Backdoor admission

I recently received word from a client I worked with who attends an early college high school in Laredo. We were disappointed in March when he did not receive a favorable admissions decision.

However, since he was dual enrolled in college courses, he completed more than thirty college hours along with his high school diploma. This is a common arrangement.

His high school GPA put him around the 75th percentile of his class, but his college GPA hovered at a 3.6. A 3.6 GPA is the average for the typical admit through the transfer process.

In March, we worked together and I suggested that he appeal his decision, not to be reconsidered as a first-time freshman or through any error, but through the pool of transfer applicants given his excess of 30 hours.

My advice went like this, “I want to request reconsideration for admission in Fall 2016 as a transfer student. I am requesting my first choice major of Undergraduate Studies and my second choice major of Government in Liberal Arts. I feel that my college record reflects my academic abilities more than my class rank and test scores. I would like to be considered in the transfer applicant pool.” He then went on to state his number of college hours and GPA.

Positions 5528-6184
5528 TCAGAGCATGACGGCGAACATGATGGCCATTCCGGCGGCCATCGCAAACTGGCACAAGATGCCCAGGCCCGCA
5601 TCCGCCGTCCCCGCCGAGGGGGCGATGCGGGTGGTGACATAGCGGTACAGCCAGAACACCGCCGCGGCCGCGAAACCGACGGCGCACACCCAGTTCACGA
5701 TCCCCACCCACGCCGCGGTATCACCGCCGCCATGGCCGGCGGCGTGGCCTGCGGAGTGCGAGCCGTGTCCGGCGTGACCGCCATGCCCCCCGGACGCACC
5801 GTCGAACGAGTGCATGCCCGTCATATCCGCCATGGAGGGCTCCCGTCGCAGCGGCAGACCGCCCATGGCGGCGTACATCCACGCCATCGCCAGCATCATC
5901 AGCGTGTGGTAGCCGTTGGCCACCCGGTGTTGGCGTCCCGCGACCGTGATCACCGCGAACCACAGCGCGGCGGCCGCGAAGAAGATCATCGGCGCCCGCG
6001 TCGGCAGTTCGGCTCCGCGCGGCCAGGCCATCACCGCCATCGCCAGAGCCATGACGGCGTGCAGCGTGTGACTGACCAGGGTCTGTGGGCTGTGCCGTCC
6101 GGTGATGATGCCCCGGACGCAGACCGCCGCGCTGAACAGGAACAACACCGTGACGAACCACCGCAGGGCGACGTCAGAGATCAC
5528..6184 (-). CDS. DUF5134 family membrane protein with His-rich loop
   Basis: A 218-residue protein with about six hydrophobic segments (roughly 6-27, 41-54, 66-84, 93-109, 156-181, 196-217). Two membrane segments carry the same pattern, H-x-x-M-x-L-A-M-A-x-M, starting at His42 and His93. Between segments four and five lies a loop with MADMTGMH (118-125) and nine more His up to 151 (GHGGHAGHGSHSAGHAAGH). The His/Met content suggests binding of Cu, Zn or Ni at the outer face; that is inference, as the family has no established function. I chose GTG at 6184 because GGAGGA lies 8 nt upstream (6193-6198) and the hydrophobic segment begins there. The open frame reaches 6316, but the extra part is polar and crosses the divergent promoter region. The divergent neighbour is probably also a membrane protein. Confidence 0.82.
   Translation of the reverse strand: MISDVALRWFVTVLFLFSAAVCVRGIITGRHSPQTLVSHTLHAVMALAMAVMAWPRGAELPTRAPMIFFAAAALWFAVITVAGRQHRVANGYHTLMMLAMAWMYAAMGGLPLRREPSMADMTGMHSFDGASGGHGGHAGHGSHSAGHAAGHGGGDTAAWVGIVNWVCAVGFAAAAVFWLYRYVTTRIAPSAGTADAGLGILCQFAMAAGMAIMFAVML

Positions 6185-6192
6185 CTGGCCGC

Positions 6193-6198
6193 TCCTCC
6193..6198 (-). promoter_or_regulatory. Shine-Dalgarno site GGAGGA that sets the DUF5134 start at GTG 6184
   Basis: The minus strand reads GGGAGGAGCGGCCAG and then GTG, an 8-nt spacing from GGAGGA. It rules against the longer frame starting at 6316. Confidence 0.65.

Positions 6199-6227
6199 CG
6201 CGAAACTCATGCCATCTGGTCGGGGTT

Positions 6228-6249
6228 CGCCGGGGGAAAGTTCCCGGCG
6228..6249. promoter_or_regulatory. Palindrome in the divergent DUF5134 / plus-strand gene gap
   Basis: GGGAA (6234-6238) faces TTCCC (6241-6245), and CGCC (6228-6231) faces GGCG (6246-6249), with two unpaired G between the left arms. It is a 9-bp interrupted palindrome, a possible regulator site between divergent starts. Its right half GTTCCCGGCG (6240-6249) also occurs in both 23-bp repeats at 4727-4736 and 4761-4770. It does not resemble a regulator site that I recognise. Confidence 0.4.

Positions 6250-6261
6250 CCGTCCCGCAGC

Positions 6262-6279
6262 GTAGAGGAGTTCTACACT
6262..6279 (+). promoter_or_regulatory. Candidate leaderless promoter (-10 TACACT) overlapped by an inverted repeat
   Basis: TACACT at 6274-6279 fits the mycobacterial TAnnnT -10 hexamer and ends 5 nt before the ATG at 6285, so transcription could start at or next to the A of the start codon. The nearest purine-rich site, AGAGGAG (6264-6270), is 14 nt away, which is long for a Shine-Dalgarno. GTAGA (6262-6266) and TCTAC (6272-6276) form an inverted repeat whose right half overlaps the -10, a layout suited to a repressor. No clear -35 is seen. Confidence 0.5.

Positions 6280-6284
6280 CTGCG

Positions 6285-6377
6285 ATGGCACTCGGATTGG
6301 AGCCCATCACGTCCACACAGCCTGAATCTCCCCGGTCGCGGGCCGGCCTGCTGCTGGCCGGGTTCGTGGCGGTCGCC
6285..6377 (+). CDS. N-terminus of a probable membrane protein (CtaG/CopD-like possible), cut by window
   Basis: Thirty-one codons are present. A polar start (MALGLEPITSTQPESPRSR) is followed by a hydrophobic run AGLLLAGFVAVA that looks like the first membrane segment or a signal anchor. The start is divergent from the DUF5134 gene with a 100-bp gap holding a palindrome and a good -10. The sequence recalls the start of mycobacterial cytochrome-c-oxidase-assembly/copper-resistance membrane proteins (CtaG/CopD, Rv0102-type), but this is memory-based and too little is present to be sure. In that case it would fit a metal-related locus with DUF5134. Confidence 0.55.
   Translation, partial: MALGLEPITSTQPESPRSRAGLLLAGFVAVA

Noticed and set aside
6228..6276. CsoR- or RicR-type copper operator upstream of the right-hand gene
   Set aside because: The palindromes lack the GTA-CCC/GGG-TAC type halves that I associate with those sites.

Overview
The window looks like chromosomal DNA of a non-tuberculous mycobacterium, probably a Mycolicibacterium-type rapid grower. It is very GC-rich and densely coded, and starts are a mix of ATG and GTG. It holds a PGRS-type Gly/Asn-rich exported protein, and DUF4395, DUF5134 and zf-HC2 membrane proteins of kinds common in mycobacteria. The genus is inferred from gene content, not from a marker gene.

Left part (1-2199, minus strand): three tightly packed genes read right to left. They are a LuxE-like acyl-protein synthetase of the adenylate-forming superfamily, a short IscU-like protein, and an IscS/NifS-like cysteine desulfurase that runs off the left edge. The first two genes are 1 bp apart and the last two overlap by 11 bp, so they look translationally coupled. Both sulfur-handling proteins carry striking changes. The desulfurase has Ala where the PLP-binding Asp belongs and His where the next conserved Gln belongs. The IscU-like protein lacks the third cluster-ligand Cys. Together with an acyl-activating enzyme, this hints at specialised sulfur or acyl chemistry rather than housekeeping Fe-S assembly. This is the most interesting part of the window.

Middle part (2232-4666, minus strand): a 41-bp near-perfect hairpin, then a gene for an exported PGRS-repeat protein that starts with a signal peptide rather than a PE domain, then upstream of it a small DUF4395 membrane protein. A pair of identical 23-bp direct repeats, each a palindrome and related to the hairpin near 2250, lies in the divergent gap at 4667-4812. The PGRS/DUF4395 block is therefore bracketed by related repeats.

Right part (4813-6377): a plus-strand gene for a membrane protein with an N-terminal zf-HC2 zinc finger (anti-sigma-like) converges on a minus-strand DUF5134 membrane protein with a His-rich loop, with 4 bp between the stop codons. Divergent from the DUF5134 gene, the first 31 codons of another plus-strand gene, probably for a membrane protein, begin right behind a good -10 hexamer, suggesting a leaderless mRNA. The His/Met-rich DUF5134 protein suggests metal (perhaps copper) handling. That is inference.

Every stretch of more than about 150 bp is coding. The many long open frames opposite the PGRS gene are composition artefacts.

His appeal to be considered as a transfer student received approval. Appealing to be considered as a transfer student isn’t always successful nor guaranteed, but it is one little-known but viable channel to be admitted. Admissions reconsidered his application by only including his college GPA in the Academic Index and not his high school rank or test scores.

It is important to note that this only works for dual credit. Even if a student could have in excess of 30 hours from AP or IB credit, you can only claim credit once you enroll at UT. Therefore, students in that situation would not be eligible.

Now that admissions decisions for transfer students are rolling out, he received the fantastic news today that he was admitted! We are very pleased that we exhausted all available channels and he can attend the university of his dreams.

Kevin MartinAppeals